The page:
2. Crisp sound at mid and higher freqs. The detail in the mid-range is what blew me away with these. The first day I had these, I spent hours discovering new sonic details in MP3s that I overlooked prior. It was truly like getting a new music collection in addition to new earphones.

3. Sound Isolation. Prior to purchasing the E4cs, I used the white earbuds that came with my Apple iPod. I probably turned them up higher than I should have in order to compensate for ambient noise. The design of these earphones prevents almost all ambient noise from entering the ear canal. So you don't need to crank the volumne to hear your music.

Yeah, they're expensive. But they're worth it. Most of my music collection was ripped at 128Kbps. I thinking about re-ripping all my jazz everything at 256 Variable to see what else I'm missing.
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38 of 40 people found the following review helpful By Brian C. Clark on December 8, 2006
Package Type: Standard Packaging
Shure E4 vs. Bose QC2

After reading many reviews about E4 vs. QC2 I bought the E4. A friend at my office had the QC2 so I borrowed them so I could write this review. I only used the QC2 for about 15 minutes but I think I found out what I need to know.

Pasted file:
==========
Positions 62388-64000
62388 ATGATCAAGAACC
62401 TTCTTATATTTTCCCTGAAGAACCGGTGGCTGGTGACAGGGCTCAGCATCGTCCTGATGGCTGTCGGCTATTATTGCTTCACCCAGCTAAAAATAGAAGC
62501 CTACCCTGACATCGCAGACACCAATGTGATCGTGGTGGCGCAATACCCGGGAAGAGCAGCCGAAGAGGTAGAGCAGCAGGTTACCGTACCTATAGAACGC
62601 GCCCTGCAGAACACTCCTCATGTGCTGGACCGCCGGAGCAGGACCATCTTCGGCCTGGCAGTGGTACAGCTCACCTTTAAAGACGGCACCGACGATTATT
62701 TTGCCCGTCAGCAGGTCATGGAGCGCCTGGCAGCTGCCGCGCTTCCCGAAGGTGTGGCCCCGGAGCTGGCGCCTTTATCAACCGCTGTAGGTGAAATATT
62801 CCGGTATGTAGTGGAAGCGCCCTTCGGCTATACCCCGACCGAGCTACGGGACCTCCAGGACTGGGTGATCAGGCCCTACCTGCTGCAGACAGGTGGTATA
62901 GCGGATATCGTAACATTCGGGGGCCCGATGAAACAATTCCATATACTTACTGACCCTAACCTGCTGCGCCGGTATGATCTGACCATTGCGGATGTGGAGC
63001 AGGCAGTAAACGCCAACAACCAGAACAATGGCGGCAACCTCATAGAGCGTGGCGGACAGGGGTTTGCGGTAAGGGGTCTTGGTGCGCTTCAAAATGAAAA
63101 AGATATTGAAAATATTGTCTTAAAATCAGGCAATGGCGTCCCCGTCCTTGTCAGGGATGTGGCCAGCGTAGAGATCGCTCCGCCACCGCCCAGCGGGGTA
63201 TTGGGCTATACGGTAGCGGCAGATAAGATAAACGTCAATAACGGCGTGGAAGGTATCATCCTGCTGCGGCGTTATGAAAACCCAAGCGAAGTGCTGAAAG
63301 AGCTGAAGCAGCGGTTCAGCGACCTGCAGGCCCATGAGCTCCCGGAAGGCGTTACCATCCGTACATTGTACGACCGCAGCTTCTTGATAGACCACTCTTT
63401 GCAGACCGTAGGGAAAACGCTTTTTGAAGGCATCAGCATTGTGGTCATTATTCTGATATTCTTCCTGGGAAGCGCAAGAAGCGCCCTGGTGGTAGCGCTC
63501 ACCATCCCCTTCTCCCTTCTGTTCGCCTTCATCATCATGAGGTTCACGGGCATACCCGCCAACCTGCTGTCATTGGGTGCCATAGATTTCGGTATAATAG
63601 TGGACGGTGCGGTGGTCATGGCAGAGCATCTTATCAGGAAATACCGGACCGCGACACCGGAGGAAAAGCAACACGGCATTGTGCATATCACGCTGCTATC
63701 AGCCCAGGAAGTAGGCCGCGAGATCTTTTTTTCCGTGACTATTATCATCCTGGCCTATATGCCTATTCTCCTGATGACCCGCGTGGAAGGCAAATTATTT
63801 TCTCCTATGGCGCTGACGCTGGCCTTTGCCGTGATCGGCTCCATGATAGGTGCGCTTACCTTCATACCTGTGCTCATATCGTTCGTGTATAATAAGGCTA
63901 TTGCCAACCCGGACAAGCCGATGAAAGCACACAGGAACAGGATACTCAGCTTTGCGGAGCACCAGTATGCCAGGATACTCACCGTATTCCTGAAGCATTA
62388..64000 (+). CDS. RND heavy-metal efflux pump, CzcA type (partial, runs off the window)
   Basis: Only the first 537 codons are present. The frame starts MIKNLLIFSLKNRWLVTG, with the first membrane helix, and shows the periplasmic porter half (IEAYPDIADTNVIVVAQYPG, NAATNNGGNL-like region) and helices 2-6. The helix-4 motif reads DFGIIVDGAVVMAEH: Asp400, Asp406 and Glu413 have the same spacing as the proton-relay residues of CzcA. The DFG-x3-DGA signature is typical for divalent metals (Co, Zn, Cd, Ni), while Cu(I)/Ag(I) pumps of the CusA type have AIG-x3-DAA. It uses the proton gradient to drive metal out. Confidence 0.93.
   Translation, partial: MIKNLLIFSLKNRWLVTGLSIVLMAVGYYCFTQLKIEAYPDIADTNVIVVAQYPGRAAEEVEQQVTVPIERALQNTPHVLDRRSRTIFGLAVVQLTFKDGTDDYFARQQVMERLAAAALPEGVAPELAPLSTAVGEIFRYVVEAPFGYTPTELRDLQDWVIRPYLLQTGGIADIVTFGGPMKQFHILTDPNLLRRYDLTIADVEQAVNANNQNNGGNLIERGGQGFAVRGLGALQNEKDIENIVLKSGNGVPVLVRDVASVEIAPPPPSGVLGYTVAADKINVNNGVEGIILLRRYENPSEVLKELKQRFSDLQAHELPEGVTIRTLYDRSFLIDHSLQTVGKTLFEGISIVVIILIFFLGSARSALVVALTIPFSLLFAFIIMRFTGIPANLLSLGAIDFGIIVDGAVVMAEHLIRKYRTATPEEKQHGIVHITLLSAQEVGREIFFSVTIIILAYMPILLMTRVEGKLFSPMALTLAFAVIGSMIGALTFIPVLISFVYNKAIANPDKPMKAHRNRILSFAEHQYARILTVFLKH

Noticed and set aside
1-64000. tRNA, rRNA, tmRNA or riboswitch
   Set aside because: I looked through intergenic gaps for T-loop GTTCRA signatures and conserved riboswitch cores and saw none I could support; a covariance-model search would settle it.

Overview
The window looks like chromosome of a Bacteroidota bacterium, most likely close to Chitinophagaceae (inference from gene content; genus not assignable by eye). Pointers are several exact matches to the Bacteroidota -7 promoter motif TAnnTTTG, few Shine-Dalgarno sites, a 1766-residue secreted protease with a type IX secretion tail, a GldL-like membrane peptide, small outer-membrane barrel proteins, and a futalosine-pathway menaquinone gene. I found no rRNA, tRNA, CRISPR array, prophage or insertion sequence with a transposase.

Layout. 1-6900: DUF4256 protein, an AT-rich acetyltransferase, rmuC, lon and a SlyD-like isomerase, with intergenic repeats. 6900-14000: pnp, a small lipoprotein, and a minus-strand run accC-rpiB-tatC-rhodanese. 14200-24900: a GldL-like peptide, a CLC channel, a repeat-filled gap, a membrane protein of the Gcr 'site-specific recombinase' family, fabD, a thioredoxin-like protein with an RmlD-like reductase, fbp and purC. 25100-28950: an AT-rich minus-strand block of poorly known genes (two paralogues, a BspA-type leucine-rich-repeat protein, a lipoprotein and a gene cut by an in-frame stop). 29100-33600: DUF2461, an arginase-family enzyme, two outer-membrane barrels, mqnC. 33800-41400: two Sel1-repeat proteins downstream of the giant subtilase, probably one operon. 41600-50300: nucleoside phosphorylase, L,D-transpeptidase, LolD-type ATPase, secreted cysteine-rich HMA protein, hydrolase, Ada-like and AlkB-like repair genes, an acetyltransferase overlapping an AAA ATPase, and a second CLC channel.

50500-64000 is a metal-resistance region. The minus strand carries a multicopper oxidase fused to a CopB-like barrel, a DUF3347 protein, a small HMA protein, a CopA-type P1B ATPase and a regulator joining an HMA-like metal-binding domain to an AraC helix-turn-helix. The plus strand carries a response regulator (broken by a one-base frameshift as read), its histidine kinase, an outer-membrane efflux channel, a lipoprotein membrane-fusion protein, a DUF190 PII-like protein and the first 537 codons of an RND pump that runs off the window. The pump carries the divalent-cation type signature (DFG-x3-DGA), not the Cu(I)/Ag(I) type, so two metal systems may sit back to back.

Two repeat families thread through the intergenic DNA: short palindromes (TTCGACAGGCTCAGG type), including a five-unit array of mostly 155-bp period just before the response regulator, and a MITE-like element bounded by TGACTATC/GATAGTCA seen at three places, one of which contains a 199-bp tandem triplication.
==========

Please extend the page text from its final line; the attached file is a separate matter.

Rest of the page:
The first and foremost item that should make you choose between the two is whether or not you can stand to have earplugs in your ears. I sleep with them almost every night so I'm VERY used to them and as such was not worried about this. Before you buy the E4's (or any in ear type) go buy some soft foam ear plugs and use them for a few weeks. If you are ok with this then you will love the Shures. If not, you will hate them. The QC2's have gel soft ear pads and the insides are actually scooped out to accommodate the shape of your ear. They are very comfortable, but for me in ear models won out for these reasons. My office mate who let me borrow the QC2s for comparison said they hurt his ears after a couple of hours. This may be because he has big ears. I have felt this with many other types of over ear headphones as well so I'm glad I chose the Shures.